Wednesday, February 28, 2007


For the past couple of years, the stock of our area's representative in Congress Adam Putnam (R-Bartow) has been rising among the Republican leadership, and it paid off late last year after he was named Chairman of the House Republican Conference Committee. His red-headed mug is beginning to be seen more on the national news programmes, but Putnam is beginning to realize that the bigger the spotlight, the brighter the glare is.

Last week Keith Olbermann, the former ESPN SportsCenter anchor now doing the hour long news programme Countdown on MSNBC, focused on young Mr. Putnam, giving him the gold medal in his daily "Worst Person In the World" feature. Here is the piece from the Web site of Mr. Olbermann's programme:

But our gold-medalist Congressman Adam Putnam of Florida -- chairman of the House Republican Conference Committee, one of the guys who ran with, and pushed, the phony Nancy Pelosi plane request story.

He's now admitted to the Tampa Tribune newspaper that he not only doesn't know if the story was true... he doesn't care.

He read it in the Moonie Paper in Washington. [A reference to the conservative Washington Times, which is owned and operated by Rev. Sun Myung Moon's Unification Church]

Don't know if it's true...don't care if it's true.

Watch this man. He could be nominated for President some day.

Congressman Adam Putnam of Florida... today's Worst Person In The World!

Hey, friends, there shouldn't be any surprise's simply standard operating procedure for the far right. The truth doesn't matter; only if the result is to discredit your opponent. If you're reading this and are in the 12th Congressional District of Florida, realize that it's time to return some credibility to the seat that is supposed to be our representation in Washington.

Tuesday, February 27, 2007


Last week I made note of Largo City Manager Steve Stanton, who announced that he was transgendered and would be undergoing a sex change operation. His announcement had originally been planned for this summer, but had to be done suddenly after someone leaked the story to the St. Petersburg Times.

Obviously, such an announcement was bound to cause a backlash, even for an individual who has held the position for 14 years and is generally well respected in the community. But the idea of a transsexual city manager dressing in women's clothes and calling himself Susan (part of the therapy required in preperation such the surgery) is simply too much for some, and Stanton may not have a job after tonight.

City Commissioners expect to face several hundred residents at a special meeting tonight, at which three commissioners have said they plan to vote for Stanton's termination. Only Mayor Pat Gerard has publicly announced that she is standing by the city manager. The other three commissioners are undecided, so could decide his fate. It will take five of seven votes to fire Stanton.

According to today's St. Petersburg Times:

City Hall has received more than 250 e-mails about Stanton, more than 40 percent from people who identified themselves as Largo residents. Those e-mails called for his removal by a 7-to-1 ratio.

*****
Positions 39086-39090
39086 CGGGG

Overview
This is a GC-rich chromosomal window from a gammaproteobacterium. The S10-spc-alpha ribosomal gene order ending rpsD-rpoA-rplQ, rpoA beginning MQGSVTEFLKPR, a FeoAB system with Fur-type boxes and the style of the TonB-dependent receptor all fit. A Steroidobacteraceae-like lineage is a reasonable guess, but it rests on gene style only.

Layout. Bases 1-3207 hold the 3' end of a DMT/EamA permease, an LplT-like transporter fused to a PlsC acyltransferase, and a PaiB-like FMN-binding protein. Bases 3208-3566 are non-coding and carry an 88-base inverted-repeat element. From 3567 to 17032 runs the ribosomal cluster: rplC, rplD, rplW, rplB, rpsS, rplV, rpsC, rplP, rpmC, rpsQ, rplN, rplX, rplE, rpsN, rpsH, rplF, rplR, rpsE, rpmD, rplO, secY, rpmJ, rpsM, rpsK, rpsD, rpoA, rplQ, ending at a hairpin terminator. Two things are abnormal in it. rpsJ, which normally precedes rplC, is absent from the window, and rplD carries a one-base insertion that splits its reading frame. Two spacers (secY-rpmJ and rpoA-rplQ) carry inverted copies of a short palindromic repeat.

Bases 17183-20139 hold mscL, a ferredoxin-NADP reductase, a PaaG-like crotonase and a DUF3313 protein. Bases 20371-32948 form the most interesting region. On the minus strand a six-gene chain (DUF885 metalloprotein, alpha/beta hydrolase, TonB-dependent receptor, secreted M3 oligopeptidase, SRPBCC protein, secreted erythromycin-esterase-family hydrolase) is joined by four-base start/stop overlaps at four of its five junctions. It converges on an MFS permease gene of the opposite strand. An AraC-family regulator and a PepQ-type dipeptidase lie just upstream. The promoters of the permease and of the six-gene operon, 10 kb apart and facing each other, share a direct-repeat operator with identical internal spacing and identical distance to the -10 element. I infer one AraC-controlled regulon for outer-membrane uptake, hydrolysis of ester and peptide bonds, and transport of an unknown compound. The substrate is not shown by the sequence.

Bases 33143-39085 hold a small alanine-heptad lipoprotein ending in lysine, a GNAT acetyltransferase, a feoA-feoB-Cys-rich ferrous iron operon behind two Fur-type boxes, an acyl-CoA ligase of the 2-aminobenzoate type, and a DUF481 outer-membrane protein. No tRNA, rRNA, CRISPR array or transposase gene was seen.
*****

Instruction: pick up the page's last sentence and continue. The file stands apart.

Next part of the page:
The first 520 people to arrive will be permitted to enter City Hall, with about 100 in commission chambers and the rest in the community room, staff break room and City Hall lobby.

Both Stanton supporters and opponents say they plan to pack the chambers.

Charlie Martin, senior pastor at First Baptist Church of Indian Rocks, said he encouraged parishioners to attend because it's the "biggest issue facing Largo" in his 36-year tenure as pastor of the church, one of the largest in Pinellas County.

Stanton's continued employment will be devastating to Largo's reputation and future business interests, Martin said.

Moreover, he said, it would trample on the rights of religious employees to force them to call the city manager Susan, the name Stanton plans to use when he comes to work as a woman this spring.

Brian Winfield, communications director for Equality Florida, an organization that advocates for lesbian, gay, bisexual, and transgender rights, said his group will urge members and other supporters to attend the meeting as well.

The discussion of Stanton's future employment is discriminatory because the topic only came up after Stanton announced plans for gender reassignment surgery, he said.

As I mentioned in my original post last Thursday:

Friends, it really shouldn't matter. The man has been the top administrator for 14 years in the Pinellas County city of 75,000. Noone stays around that long without racking up an excellent record at the job. As long as Stanton continues to do the job he was hired to do, it shouldn't matter if the name if Steven or Susan or if he wears a suit and tie or dresses.

UPDATE: The Largo City Commission voted 5-2 to begin the process of terminating Stanton's contract, placing him on paid administrative leave following a four hour meeting in which more than 60 speakers addressed the body. My guess is that they won't get that far, that Stanton and the city will come to an agreement which would protect the city from any possible litigation and provide the soon-to-be former city manager with a very generous benefit/retirement package considering his long tenure of service. That would likely be done within the next couple of weeks to allow this whole situation to be closed with as little fanfare as possible.